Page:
If you're from a "heating climate," one where you spend most of your annual utility bill on heating your home in the winter, you have quite a different experience from those of us in a "cooling climate," where the bulk of our annual utility outlay is spent on air conditioning during the blazing hot summers.
I never considered one type of climate control more important that the other. But I have come across some articles lately on the federal budget cuts, one of which is cutting heating assistance for poor people, and one of the criticisms for the program is that some people use those funds for air conditioning.
This got me thinking: is heating really more vital to human well-being than air conditioning? I say no way! If you live in an area like I do where the temperature can be 100 degrees with 90 percent humidity, that is life-threatening, my friend.
Some people think we're being extravagant down here in the south to use air conditioning. But do they feel they're being extravagant heating their homes in winter? We use very little energy down here in the south during the winter. I guess we could say to the northerners: man up and live in a cold house. But of course, I wouldn't say that.
Others say: Turn off your air conditioner because our ancestors lived without air conditioning. The truth is, houses back then were built to allow for air flow. There were tall ceilings and leaky walls and porches and transoms.
Now the houses are tighter, with windows that barely open, and insulation in the walls.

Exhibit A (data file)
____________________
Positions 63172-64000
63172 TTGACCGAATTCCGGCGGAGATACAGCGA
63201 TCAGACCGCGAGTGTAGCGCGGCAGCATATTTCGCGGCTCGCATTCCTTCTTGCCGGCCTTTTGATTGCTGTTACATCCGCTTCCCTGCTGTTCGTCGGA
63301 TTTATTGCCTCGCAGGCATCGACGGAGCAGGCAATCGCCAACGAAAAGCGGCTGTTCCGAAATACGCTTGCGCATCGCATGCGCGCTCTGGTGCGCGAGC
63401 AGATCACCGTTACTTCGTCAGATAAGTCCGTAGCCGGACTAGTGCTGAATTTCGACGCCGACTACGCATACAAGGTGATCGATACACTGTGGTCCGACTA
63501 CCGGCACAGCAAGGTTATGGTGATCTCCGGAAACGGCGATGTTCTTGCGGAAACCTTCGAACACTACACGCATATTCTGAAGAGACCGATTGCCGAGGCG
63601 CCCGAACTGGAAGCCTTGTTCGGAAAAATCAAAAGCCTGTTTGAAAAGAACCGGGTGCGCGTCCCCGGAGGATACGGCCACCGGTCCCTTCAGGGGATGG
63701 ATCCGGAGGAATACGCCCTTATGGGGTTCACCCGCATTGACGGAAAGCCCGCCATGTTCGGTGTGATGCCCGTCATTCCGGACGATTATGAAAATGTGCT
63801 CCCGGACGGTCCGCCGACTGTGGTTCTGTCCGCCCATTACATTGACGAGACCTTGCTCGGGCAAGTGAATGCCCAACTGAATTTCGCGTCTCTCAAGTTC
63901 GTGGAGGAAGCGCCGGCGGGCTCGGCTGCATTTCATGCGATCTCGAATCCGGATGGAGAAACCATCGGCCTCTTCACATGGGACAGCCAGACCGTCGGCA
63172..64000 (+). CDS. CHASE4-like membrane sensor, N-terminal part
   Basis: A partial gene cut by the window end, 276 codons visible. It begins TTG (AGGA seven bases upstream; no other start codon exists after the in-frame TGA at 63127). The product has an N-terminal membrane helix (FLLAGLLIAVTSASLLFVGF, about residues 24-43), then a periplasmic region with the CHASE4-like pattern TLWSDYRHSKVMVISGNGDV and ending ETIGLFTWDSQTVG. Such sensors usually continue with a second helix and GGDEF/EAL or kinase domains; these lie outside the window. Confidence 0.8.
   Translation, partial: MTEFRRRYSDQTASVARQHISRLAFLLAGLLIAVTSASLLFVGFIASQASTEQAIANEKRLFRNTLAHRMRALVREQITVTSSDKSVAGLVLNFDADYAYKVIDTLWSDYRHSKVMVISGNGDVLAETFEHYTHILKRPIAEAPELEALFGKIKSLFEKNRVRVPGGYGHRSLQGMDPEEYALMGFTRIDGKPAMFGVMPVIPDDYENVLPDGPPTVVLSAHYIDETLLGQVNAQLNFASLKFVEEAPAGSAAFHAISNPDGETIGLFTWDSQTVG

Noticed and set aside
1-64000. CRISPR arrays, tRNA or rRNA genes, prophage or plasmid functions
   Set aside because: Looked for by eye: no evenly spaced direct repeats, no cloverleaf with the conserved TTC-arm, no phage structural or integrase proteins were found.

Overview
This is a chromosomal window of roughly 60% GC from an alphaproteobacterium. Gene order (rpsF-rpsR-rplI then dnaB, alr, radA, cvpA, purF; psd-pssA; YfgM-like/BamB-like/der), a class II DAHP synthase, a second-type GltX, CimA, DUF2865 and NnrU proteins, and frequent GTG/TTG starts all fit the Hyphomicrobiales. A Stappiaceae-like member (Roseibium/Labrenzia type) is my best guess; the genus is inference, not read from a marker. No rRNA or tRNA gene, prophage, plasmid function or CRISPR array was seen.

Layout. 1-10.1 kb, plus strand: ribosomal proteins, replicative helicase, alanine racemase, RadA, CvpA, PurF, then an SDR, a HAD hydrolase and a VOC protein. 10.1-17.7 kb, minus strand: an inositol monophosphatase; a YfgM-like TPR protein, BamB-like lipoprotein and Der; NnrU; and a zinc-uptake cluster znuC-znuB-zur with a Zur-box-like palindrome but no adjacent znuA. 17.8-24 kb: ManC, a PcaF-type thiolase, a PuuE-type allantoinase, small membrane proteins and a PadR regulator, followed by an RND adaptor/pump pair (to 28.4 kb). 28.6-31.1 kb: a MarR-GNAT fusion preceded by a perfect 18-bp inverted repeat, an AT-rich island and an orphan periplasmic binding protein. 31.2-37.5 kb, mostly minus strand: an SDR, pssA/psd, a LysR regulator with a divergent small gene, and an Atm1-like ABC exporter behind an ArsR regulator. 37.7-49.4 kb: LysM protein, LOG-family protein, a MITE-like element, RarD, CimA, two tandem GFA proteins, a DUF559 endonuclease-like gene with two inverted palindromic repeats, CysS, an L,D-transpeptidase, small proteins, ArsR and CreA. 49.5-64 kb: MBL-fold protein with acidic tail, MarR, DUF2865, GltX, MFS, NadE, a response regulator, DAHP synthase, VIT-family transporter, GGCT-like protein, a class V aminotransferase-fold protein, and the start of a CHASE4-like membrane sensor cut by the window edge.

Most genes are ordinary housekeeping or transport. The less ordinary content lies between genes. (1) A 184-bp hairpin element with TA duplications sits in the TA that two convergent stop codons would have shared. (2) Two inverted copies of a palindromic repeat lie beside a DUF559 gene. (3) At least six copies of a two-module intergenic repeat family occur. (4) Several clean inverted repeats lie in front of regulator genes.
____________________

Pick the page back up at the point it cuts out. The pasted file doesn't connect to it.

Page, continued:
If we are to cut down on air conditioning costs, we can either restore to our old homes the air-moving features of a century ago, or we can seal them up so a very little bit of air conditioning goes a long way.
No matter what we do, please don't discount our need for air conditioning. If you could experience what we experience down here, you'd know it's a matter of life and death, not just comfort.
In exchange, I won't challenge your need and right to warm your home in the winter. Deal?
(Seattle – April 6, 2011) College Works Painting, a company operating in Oregon, has agreed to pay $32,508 penalty for alleged violations of the federal pre-renovation rule. The U.S. Environmental Protection Agency alleged that the Irvine, California based company violated the federal pre-renovation rule while renovating nine properties in Portland, McMinnville, and Hillsboro, Oregon.
The federal Pre-Renovation Education Rule requires painters, contractors, carpenters, property-management companies and others involved in remodeling or renovation of pre-1978 housing to provide home owners and occupants with an EPA Renovate Right lead hazard information pamphlet. In 1978 lead was banned from paint used for housing.
This pamphlet educates home owners or occupants on how to minimize exposure to hazardous lead dust that is often generated during sanding, cutting, demolition or other renovation activities. The pamphlet also provides resources for more information about lead and minimizing lead hazards.